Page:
To gain a specific trait in a population the flow of genes into the breeding lines must be restricted (Burlew, 2018). This can be achieved by using “island biogeography” which involves isolating a breeding population so that no external genetic material influences the selection program (Quammen, 2004; Burlew, 2018). Essentially, the virgin queens must be kept from mating with drones outside the targeted colonies. This inbreeding process will increase the likelihood of the preferred genetic material being retained but will also increase the probability of sustaining unwanted genetic traits (Oxley and Oldroyd, 2010; Burlew, 2018).
The most carefully laid breeding programs may be derailed through a new virgin queen mating with drones naturally and increasing the gene flow within a breeding program (Burley, 2018). An example of this is the varroa mite resistance trait in commercial beekeeping situations, where all the related genes are recessive (Burlew, 2018). Bringing a varroa mite resistant queen into an area where there is unrestricted breeding with many colonies of bees without this trait, will result in the loss of that characteristic within the colony (Kefuss et al., 2016).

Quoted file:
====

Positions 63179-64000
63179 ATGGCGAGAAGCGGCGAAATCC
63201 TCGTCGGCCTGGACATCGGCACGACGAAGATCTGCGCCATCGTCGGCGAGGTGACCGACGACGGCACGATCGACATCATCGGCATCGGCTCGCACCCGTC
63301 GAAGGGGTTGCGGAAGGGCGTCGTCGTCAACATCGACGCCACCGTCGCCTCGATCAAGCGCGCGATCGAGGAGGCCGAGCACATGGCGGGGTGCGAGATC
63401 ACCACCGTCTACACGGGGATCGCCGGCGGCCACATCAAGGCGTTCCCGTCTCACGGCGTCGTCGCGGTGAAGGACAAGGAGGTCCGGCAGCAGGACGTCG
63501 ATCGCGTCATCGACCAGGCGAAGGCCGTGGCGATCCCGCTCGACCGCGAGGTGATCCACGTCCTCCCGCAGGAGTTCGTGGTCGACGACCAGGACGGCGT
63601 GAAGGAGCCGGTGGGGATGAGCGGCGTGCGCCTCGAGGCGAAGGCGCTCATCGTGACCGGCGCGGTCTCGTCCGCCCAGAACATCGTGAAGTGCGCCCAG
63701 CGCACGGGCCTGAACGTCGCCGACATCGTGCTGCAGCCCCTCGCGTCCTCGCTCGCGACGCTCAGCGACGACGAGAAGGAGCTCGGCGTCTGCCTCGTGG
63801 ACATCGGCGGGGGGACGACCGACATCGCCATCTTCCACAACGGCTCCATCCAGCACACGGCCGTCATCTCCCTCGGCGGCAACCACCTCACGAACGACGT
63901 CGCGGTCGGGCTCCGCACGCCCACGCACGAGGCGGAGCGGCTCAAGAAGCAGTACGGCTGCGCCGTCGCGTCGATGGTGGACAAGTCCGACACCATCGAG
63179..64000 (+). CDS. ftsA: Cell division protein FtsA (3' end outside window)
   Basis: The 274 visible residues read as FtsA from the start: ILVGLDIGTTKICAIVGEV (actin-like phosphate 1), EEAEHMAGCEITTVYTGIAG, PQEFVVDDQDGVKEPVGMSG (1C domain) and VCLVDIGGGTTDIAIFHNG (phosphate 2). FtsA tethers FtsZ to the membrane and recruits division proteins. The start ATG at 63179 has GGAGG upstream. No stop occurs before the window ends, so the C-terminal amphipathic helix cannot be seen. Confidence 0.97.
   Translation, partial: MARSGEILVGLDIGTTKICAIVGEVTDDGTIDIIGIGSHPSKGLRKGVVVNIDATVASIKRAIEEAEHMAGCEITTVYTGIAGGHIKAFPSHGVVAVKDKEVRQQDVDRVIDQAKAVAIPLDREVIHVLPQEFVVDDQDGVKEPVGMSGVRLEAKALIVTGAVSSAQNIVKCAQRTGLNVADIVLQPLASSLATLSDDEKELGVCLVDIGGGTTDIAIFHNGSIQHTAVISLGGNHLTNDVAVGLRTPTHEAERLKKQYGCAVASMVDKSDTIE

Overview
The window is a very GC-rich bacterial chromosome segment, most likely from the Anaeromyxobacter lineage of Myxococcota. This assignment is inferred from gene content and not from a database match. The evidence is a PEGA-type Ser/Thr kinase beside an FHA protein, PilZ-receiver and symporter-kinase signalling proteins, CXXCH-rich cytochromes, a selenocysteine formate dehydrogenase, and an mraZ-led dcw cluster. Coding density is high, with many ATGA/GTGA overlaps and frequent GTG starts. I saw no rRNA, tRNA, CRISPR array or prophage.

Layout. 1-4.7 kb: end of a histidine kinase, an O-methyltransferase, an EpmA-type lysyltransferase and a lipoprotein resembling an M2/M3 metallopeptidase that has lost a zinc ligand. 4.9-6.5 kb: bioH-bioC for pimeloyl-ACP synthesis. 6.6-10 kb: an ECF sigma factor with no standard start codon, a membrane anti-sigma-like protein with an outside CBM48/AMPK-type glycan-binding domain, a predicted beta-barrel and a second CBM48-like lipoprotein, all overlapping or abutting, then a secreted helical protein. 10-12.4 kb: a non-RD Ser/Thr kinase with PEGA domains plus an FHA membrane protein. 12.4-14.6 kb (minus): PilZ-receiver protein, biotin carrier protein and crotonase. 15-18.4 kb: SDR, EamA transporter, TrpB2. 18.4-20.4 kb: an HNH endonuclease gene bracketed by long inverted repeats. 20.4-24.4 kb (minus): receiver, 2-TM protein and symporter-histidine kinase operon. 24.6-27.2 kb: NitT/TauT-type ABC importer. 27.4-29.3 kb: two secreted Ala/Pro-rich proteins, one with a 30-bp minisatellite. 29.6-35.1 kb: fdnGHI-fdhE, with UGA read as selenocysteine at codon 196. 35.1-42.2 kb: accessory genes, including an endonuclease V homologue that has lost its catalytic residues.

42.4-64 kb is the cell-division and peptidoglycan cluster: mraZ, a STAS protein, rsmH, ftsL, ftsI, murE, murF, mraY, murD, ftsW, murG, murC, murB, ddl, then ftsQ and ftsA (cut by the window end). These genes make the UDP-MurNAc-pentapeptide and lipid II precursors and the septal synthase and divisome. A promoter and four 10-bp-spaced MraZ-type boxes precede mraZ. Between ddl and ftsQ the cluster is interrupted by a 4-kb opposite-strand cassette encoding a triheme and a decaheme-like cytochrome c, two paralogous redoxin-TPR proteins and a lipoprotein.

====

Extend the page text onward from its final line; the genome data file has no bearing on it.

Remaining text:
The use of instrumental insemination and cryopreserved semen will help bring desired traits into mainstream honey bee biology when the average queen rearing beekeeper can utilize these tools in their own workshop. Washington State University has received a WSARE (Western Sustainable Agriculture Research and Education) grant to teach these techniques through a series of workshops in the Pacific Northwest to queen rearing beekeepers and Extension professionals. They also plan to develop instruction manuals and DVD’s on both II and cryopreservation of semen. A conference is being planned in Pullman, Washington for 2021. With more queen rearing beekeepers working toward a common selective breeding program, and more queens introduced with a specific desired characteristic, unrestricted gene flow from colonies without desired traits will be minimized.